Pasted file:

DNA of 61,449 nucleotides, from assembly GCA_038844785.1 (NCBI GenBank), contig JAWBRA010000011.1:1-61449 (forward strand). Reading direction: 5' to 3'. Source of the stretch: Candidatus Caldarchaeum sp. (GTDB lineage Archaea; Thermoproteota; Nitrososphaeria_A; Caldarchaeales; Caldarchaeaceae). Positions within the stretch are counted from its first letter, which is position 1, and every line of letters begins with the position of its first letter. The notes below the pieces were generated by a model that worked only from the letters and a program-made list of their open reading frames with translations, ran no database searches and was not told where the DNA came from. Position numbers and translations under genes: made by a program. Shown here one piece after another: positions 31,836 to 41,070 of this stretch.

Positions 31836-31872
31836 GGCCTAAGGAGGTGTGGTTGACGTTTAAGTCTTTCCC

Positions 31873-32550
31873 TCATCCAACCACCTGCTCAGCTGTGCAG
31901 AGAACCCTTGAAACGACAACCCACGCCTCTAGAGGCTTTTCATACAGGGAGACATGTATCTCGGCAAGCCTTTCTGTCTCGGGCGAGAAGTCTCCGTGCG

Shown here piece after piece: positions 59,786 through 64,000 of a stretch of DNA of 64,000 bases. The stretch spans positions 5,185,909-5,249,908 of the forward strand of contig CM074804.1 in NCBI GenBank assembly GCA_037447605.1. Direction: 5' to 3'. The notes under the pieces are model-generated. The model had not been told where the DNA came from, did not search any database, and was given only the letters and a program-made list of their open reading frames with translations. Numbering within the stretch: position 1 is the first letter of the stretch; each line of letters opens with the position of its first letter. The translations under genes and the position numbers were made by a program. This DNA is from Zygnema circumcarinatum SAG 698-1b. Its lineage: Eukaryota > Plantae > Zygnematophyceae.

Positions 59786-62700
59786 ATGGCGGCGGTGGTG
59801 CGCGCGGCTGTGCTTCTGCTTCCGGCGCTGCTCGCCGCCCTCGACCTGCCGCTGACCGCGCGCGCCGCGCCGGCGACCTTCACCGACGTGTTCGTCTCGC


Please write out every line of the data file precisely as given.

DNA of 61,449 nucleotides, from assembly GCA_038844785.1 (NCBI GenBank), contig JAWBRA010000011.1:1-61449 (forward strand). Reading direction: 5' to 3'. Source of the stretch: Candidatus Caldarchaeum sp. (GTDB lineage Archaea; Thermoproteota; Nitrososphaeria_A; Caldarchaeales; Caldarchaeaceae). Positions within the stretch are counted from its first letter, which is position 1, and every line of letters begins with the position of its first letter. The notes below the pieces were generated by a model that worked only from the letters and a program-made list of their open reading frames with translations, ran no database searches and was not told where the DNA came from. Position numbers and translations under genes: made by a program. Shown here one piece after another: positions 31,836 to 41,070 of this stretch.

Positions 31836-31872
31836 GGCCTAAGGAGGTGTGGTTGACGTTTAAGTCTTTCCC

Positions 31873-32550
31873 TCATCCAACCACCTGCTCAGCTGTGCAG
31901 AGAACCCTTGAAACGACAACCCACGCCTCTAGAGGCTTTTCATACAGGGAGACATGTATCTCGGCAAGCCTTTCTGTCTCGGGCGAGAAGTCTCCGTGCG

Shown here piece after piece: positions 59,786 through 64,000 of a stretch of DNA of 64,000 bases. The stretch spans positions 5,185,909-5,249,908 of the forward strand of contig CM074804.1 in NCBI GenBank assembly GCA_037447605.1. Direction: 5' to 3'. The notes under the pieces are model-generated. The model had not been told where the DNA came from, did not search any database, and was given only the letters and a program-made list of their open reading frames with translations. Numbering within the stretch: position 1 is the first letter of the stretch; each line of letters opens with the position of its first letter. The translations under genes and the position numbers were made by a program. This DNA is from Zygnema circumcarinatum SAG 698-1b. Its lineage: Eukaryota > Plantae > Zygnematophyceae.

Positions 59786-62700
59786 ATGGCGGCGGTGGTG
59801 CGCGCGGCTGTGCTTCTGCTTCCGGCGCTGCTCGCCGCCCTCGACCTGCCGCTGACCGCGCGCGCCGCGCCGGCGACCTTCACCGACGTGTTCGTCTCGC